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In the example below, I want to have an instance variable in class B that is created/set whenever B is instantiated. Obviously I don't want to have to go redefine all the initialize methods of A.

class A

  def initialize(a)
  end

  def initialize(a, b)
  end

end

class B < A
  # Here I want an instance variable created without
  # redefining the initialize methods

  @iv = "hey" #<-- Obviously does not work

  # And I don't want to have to do @iv |= "hey" all over the place

end
share|improve this question

closed as primarily opinion-based by sawa, mydoghasworms, toro2k, Uri Agassi, eugen Apr 2 '14 at 13:13

Many good questions generate some degree of opinion based on expert experience, but answers to this question will tend to be almost entirely based on opinions, rather than facts, references, or specific expertise.If this question can be reworded to fit the rules in the help center, please edit the question.

    
You do understand that A only has one initialize method, right? The second one overrides the first one. – mu is too short Nov 19 '12 at 8:03
    
Hmm, no, I didn't, but I see now that there is no method overloading in Ruby. – mydoghasworms Nov 19 '12 at 9:27
    
That sort of makes the problem go away, no? Since there is only one initialize, there's no problem. – mu is too short Nov 19 '12 at 9:31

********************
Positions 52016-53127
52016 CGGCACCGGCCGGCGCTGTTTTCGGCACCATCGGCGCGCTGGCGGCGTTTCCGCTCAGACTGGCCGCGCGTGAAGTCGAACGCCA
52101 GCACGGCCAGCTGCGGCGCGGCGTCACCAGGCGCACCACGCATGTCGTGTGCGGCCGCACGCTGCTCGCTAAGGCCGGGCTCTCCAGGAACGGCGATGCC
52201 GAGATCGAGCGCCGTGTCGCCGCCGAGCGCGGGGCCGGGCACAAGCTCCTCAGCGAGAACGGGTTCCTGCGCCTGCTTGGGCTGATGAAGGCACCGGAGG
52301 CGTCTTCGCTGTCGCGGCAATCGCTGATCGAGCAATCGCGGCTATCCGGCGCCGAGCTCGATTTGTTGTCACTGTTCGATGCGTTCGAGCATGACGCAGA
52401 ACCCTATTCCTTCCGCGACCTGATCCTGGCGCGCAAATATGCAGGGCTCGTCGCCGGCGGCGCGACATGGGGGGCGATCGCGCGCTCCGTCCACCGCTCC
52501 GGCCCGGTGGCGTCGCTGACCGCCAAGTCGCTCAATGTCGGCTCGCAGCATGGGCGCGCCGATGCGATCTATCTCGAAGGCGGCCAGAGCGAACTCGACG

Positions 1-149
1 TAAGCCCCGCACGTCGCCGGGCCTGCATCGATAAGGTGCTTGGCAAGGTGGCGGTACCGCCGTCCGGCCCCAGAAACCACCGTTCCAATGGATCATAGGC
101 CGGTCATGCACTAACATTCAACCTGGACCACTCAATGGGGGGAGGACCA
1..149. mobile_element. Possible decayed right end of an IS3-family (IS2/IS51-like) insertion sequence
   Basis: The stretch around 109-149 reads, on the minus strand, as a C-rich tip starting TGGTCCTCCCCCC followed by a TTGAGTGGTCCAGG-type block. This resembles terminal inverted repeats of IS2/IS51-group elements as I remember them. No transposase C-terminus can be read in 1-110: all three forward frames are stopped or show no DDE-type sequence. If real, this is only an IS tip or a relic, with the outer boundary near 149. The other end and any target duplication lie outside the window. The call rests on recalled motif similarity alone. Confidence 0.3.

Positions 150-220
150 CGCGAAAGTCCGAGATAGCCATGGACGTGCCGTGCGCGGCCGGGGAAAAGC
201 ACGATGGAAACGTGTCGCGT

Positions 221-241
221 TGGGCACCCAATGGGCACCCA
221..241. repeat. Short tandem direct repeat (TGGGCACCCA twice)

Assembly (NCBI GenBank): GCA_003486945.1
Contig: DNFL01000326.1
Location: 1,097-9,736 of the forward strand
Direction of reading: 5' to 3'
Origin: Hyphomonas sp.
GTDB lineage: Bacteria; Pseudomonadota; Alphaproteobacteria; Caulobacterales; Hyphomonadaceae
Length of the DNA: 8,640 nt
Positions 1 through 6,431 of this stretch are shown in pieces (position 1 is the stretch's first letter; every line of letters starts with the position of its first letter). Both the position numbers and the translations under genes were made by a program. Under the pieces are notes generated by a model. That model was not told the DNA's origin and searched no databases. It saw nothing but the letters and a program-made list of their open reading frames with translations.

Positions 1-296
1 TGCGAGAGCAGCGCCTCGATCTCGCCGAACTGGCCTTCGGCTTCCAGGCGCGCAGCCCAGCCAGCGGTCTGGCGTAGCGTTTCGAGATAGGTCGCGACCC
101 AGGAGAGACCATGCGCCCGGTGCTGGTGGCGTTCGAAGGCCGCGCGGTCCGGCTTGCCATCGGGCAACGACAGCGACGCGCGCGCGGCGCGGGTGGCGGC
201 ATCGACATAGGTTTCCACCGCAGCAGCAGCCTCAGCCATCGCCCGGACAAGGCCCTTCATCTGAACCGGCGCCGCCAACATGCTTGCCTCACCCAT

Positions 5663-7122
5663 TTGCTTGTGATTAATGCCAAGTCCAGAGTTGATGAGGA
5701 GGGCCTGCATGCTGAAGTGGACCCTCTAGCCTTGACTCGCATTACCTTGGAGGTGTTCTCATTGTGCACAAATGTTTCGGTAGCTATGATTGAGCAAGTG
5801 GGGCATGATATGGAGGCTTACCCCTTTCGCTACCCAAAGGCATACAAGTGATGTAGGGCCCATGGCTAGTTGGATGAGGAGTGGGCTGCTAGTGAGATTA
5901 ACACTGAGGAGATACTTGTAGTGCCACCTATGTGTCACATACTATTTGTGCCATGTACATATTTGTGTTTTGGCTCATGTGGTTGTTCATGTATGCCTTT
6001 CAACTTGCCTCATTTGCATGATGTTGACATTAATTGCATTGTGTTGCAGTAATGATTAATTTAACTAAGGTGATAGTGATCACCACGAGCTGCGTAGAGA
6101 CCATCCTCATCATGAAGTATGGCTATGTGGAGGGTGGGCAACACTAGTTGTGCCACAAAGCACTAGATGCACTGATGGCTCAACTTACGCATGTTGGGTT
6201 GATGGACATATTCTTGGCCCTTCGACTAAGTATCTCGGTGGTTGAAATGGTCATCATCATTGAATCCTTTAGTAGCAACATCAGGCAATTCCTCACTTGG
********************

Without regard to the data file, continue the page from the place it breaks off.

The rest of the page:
Yes, you are right :-) – mydoghasworms Nov 19 '12 at 9:41
    
By the way: the code snippet you posted will generate a warning: method redefined; discarding old initialize. You should really read those warnings. They are there to, you know, warn you about potential problems with your code. – Jörg W Mittag Nov 19 '12 at 11:49

I'm not sure what you have against defining initialize methods, but this is how it should be done.

class A
  def initialize a
    @a = a
  end

  attr_accessor :a
end

class B < A
  def initialize a, b
    @b = b
    super(a)
  end
  attr_accessor :b
end

b = B.new 1, 2

b.a # => 1
b.b # => 2
share|improve this answer
    
Sorry, the reason is a lack of understanding on my part. As mu is too short points out, there is no method overloading, so my example is incorrect. – mydoghasworms Nov 19 '12 at 9:28
    
Yeah, that confused me too. I should have pointed this out also :) – Sergio Tulentsev Nov 19 '12 at 9:32
    
Sergio is completely right that this is standard practice that you should use all the time. – Boris Stitnicky Nov 20 '12 at 12:19

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